We had the absolute pleasure of attending Maker Faire 2012 in New York last weekend, where we got to see first hand the hubbub surrounding 3D printing, a promising technology that's been receiving so much attention lately, and rightfully so. It's clear to us and to many others that 3D printing isn't a passing fad, but perhaps an evolutionary step in the field of manufacturing, if not revolutionary, and that has some people very nervous.
You see, 3D printing has the potential to shake up the consumer landscape as we know it. Not today, not tomorrow, and probably not even within the next few years -- today's machines are too expensive and limited in functionality to, say, print a pair of jeans at home. But down the line, machines like the Makerbot and ReRap are only going to get more advanced and accessible. There will come a time when home users will be able to print everyday objects from home. That's an awesome thing, and perhaps scary to some.
To wit, a company called Defense Distributed decided to develop designs for 3D-printable guns called Wiki Weapons. They raised $20,000 in funding for the project, which aimed to create a file that could be distributed across the Internet and downloaded by anyone who wanted to (and had the means) to print a working pistol at home. Materials and technology being what they are, second-year law student and Defense Distributed site owner Cody Wilson argued that it only needed to work once to be effective. To make a long story short (you can read more about it if you wish), Stratasys voided its uPrint SE 3D printer lease with Defense Distributed after learning what it was being used for, on the basis that it's illegal to manufacture firearms without a license.
It's not just about what Wilson's company was printing, however, but what the ramifications are that could ultimately halt a promising technology.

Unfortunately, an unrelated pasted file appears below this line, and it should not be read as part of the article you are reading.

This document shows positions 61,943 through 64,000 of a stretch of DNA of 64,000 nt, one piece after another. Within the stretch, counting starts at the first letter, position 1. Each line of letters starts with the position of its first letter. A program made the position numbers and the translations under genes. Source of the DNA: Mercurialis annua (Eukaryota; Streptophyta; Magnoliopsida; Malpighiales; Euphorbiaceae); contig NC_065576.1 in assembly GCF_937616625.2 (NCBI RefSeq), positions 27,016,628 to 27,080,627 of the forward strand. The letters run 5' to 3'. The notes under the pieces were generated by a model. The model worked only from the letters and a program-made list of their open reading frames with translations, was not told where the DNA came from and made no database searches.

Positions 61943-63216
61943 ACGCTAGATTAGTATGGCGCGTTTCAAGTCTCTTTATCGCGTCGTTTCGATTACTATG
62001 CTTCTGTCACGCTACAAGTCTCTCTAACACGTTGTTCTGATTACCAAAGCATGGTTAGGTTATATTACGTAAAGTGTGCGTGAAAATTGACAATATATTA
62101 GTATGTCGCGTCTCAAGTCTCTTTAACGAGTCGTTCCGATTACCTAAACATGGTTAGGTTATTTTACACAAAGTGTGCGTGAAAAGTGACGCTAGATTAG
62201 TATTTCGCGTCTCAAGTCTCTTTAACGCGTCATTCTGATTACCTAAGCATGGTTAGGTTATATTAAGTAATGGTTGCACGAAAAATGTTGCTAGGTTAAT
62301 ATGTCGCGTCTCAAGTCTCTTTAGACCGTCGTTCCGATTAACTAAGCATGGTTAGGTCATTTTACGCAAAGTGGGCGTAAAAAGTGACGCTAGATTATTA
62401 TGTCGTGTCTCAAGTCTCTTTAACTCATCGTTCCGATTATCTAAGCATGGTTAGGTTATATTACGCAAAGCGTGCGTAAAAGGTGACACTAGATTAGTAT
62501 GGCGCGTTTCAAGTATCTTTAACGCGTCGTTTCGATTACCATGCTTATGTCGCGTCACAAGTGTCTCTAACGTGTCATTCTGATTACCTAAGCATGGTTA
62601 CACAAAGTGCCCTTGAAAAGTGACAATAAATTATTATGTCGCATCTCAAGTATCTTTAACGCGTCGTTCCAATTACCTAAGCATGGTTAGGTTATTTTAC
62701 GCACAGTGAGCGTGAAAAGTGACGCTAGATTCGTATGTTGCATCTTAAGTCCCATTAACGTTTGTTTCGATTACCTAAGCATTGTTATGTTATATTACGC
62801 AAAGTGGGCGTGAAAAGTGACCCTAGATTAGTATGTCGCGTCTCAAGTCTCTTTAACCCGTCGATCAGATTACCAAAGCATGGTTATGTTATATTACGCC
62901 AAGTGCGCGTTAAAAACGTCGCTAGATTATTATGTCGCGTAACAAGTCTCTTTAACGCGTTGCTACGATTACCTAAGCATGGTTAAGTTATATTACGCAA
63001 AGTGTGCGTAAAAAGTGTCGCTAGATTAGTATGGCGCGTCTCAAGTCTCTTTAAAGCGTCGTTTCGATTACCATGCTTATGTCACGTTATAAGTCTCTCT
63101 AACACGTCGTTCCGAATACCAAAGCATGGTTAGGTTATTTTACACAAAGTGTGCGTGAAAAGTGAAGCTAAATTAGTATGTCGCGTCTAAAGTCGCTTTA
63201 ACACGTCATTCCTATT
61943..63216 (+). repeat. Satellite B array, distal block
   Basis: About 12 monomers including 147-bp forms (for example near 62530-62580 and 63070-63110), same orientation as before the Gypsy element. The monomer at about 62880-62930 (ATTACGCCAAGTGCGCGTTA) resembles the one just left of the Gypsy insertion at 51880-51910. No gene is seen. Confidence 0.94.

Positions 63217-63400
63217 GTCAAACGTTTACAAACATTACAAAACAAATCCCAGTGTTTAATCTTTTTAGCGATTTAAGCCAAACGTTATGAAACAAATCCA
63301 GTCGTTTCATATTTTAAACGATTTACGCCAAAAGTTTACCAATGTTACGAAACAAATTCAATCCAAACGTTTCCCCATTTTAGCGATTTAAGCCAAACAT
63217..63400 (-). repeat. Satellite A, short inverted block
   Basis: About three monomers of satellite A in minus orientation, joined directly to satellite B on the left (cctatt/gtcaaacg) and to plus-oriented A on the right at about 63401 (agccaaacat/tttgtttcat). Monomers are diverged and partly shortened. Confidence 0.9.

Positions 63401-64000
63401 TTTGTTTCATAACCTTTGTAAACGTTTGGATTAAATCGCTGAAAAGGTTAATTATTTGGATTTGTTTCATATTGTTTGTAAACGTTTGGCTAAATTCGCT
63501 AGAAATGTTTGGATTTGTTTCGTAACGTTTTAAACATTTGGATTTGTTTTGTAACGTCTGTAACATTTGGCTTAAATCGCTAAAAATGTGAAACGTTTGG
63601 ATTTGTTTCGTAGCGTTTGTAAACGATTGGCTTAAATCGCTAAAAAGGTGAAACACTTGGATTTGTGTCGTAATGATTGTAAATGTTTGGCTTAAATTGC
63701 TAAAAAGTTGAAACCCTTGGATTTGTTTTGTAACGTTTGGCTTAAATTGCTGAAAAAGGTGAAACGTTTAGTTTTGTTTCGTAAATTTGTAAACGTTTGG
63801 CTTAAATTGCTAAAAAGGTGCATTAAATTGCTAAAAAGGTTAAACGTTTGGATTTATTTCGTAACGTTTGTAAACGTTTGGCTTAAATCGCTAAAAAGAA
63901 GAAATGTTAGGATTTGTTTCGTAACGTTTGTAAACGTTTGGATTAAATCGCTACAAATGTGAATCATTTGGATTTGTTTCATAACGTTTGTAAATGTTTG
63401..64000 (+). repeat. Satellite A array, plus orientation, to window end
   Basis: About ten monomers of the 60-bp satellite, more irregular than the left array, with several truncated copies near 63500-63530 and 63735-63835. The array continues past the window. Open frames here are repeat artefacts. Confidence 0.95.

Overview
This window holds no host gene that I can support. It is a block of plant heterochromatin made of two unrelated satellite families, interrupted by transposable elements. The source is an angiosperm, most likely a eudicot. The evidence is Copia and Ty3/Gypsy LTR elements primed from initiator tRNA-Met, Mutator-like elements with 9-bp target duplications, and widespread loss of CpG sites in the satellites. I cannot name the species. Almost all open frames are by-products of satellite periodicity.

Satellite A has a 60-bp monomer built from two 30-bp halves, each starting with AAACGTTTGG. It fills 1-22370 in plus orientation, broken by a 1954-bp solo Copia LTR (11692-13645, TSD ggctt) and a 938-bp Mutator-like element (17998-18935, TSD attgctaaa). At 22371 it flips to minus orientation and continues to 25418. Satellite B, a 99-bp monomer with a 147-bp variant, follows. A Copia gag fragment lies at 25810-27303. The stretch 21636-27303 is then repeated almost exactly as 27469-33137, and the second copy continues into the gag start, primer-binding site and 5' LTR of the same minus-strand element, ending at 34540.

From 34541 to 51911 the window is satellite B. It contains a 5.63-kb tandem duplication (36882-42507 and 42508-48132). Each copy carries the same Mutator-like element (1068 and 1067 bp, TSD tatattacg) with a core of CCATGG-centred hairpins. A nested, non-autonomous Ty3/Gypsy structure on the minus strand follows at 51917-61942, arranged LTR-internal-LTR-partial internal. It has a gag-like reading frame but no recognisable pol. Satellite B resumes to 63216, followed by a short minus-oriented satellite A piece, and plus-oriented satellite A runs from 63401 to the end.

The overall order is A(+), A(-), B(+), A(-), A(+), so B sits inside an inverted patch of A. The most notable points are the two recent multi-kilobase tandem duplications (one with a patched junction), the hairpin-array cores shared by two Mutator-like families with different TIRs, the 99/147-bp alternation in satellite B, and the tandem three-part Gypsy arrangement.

"The Defense Distributed's goal isn't really about personal armament, it's more the liberation of information," Wilson explained in a video promoting Wiki Weapon. "It's about living in a world where you just download for the thing you want to make in this life. As the printing press kind of revolutionized literacy, 3D printing is in its moment."
Politics being what they are, you have to wonder if 3D printing will ultimately fulfill its potential of shaking up the industry and revolutionizing big industry, or if big industry, along with the government, will weigh the technology down with rules, regulations, and a ton of red tape. As CreativityGames.net points out, it's only a matter of time before the lobbying for laws and restrictions begins.
"They put fear into people's heads. These devices could be used by terrorists in malicious ways. Criminals could print guns and other weapons with them. Kids could make all manner of things they shouldn't with them. Inevitably, someone does create something evil with one of these devices. Governments everywhere fall in line and enact laws heavily restricting their use. You now need a license to own one, and legally they must have restrictions on them that only allow them to print designs approved by the government," CreativityGames.net writes.
Again, we really enjoyed our time at Maker Faire 2012 and it would be shame if all the things we saw and the potential that exists were ultimately hamstrung by corporations and governments.